Planned Change: 4 Steps of Action Research Model

Organizational Resistance to change

For organizations to survive in today’s competitive business environment, change is inevitable. Change within organizations is important as it promotes innovation and organizational growth. Unfortunately, in most organizations, the change process often faces resistance from all levels of the organization. Resistance to change can be overt or subtle acts of rejecting different ideas or routines in the workplace in favor of the status quo. When it happens, resistance to change often hampers innovation, employer-employee relationships, quality and organizational growth (Beer & Spector, 1993). Thus, it is incumbent upon top managers to identify resistance and devise ways to manage it before it affects productivity.

Resistance to change within organizations can take different forms. Failure to attend change-related meetings, absenteeism, and late submission of assignments are all indications of resistance. Some employees may overtly criticize the change while others may resist change through a collective action involving a labor union. Verbal criticism, sarcastic comments, irrelevant arguments, nitpicking, and outright rebellion are some of the forms of resistance to change (Waclawski & Church, 2002). Organizational resistance to change is manifested through a power struggle. A change in the leadership structure in an organization may result in a struggle for power between competing groups. This hampers organizational growth. The change may favor one group making the other group feel left out and thus becoming resistant to the change. Change that affects the hierarchical reporting structure or existing organizational culture may also face resistance.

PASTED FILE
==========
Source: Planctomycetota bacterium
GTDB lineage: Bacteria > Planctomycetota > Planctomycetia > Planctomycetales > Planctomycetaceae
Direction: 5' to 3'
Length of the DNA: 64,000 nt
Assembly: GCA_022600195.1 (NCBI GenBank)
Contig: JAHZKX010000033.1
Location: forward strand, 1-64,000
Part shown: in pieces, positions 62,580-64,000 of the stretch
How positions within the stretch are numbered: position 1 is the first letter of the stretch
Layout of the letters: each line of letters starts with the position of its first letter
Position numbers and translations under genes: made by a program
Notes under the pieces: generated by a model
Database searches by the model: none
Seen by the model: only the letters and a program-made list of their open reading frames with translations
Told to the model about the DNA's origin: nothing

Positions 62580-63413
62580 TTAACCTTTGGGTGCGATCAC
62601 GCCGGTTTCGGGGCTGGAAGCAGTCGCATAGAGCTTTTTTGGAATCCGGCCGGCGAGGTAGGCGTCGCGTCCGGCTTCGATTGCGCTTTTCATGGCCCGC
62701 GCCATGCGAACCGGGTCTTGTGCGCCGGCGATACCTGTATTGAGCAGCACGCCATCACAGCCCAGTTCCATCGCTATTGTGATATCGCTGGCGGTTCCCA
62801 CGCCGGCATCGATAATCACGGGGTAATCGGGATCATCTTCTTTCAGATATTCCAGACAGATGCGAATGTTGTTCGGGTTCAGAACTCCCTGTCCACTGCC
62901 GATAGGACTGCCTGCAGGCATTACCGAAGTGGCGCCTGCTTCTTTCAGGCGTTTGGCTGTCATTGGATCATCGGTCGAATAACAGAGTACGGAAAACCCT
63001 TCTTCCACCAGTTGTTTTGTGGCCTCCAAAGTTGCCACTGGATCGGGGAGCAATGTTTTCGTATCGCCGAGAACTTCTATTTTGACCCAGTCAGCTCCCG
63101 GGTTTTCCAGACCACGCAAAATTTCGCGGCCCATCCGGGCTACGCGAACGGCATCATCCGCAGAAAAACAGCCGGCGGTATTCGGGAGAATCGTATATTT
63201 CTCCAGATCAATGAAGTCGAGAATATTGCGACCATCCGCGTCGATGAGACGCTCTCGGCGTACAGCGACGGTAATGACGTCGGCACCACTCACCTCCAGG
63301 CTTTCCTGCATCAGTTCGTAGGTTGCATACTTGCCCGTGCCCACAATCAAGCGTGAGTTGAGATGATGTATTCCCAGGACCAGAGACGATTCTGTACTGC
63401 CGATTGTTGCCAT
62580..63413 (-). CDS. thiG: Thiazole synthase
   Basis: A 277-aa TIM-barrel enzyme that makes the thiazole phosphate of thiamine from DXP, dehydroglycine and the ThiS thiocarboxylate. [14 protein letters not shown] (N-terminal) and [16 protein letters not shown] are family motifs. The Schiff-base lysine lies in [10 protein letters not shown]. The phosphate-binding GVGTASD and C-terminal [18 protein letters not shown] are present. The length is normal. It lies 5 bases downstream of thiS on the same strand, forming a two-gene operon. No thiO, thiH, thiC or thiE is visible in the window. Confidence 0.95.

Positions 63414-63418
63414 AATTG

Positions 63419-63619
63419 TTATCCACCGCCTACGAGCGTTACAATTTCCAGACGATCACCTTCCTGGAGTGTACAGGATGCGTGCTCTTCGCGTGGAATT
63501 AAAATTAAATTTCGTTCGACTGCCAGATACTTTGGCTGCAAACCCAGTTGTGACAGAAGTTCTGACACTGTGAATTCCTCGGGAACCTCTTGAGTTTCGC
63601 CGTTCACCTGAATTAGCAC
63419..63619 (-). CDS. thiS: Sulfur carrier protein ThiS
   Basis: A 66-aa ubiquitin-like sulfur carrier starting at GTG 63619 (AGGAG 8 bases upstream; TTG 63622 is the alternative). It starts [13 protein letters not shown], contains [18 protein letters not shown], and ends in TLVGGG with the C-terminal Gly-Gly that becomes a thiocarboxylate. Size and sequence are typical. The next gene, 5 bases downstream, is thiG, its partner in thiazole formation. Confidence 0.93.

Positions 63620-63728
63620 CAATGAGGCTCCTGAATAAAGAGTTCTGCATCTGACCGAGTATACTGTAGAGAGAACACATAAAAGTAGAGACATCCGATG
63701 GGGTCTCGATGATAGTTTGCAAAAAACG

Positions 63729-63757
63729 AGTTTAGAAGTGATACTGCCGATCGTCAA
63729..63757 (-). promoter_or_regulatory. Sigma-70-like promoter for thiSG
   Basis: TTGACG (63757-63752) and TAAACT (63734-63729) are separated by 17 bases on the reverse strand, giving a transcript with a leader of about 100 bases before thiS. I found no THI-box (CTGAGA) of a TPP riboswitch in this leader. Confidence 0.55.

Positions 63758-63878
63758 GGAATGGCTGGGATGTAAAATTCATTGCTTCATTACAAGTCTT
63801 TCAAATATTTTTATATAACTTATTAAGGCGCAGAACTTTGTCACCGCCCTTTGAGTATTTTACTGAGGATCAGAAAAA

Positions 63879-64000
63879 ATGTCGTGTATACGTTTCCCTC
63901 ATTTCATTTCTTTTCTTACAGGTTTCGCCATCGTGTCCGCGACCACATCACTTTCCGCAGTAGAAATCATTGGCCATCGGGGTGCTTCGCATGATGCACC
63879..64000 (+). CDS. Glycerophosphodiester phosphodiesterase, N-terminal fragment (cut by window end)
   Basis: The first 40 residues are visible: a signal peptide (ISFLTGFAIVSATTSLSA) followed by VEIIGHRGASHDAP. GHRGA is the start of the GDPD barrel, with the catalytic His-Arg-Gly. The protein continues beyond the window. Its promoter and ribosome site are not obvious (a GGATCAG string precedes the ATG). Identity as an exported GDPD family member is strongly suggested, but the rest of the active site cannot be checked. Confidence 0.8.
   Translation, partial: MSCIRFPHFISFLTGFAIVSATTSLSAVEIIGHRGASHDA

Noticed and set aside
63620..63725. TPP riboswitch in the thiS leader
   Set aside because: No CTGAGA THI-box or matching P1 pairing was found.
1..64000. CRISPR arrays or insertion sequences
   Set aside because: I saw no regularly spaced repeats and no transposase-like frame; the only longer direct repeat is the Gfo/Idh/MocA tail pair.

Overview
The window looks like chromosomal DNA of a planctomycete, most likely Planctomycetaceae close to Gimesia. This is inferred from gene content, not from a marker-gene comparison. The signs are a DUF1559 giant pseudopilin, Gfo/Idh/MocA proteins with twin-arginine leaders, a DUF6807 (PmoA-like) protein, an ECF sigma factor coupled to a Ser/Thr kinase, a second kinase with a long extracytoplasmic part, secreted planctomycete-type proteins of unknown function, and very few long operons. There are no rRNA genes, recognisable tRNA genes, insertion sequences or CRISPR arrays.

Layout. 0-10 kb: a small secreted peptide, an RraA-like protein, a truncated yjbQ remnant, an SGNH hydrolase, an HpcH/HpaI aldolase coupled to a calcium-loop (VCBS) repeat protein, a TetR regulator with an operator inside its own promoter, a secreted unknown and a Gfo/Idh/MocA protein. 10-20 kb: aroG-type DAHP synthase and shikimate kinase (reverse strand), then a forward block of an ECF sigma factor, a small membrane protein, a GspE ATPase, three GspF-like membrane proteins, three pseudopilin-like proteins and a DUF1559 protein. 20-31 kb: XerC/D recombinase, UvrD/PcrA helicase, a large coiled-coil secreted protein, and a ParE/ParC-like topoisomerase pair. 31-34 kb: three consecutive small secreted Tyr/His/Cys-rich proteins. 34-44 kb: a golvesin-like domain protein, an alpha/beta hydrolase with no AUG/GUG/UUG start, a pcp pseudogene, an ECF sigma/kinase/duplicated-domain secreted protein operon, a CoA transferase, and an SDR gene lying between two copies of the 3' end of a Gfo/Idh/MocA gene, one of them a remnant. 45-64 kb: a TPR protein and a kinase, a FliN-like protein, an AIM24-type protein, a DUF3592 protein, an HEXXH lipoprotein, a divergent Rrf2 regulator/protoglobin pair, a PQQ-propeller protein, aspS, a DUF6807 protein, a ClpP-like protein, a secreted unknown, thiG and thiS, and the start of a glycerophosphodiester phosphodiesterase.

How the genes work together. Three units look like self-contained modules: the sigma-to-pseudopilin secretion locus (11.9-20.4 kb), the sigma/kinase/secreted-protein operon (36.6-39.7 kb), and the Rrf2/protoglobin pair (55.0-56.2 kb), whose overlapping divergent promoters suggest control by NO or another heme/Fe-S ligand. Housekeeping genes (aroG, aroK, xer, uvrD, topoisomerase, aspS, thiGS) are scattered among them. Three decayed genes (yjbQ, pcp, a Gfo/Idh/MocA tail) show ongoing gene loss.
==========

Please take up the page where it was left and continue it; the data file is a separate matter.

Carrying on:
Employees may also resort to sabotage or criticism of the project managers particularly if they have not been involved in the change process or if they perceive the change as affecting their interests. Top managers spearheading the change should identify the causes of resistance for each new initiative and strategize how to work around them before they can affect the growth of a business venture.

Planned Change Model

According to Cummings and Worley (2008), an action research model of planned change comprises of four general steps; contracting, diagnosing, implementation and evaluation of the change. The model derives from two models; Lewin’s model of planned change and the positive model (Cummings & Worley, 2008). It is a non-linear model with four overlapping activities i.e. it is not a purely top-down process.

Contracting involves the gathering of data on probable opportunities and potential problems that the organization may face if the planned change is implemented (Cummings & Worley, 2008). The internal program improvement leader, after analyzing the collected data, can decide whether to adopt, stop or defer the planned change to a later date. Also, a given event, process or situation unique to the organization may trigger a change in an organization (Adcroft, Willis & Hurst, 2008). This implies that there must be a valid reason for initiating a transformation. From a holistic standpoint, in all situations, an understanding of the complex web of activities of a project is essential before and during the entire change process. If, after preliminary analysis, the planned change is found to be beneficial, the program leader will formulate contracts that specify the intended change activities and resources to be committed for each activity.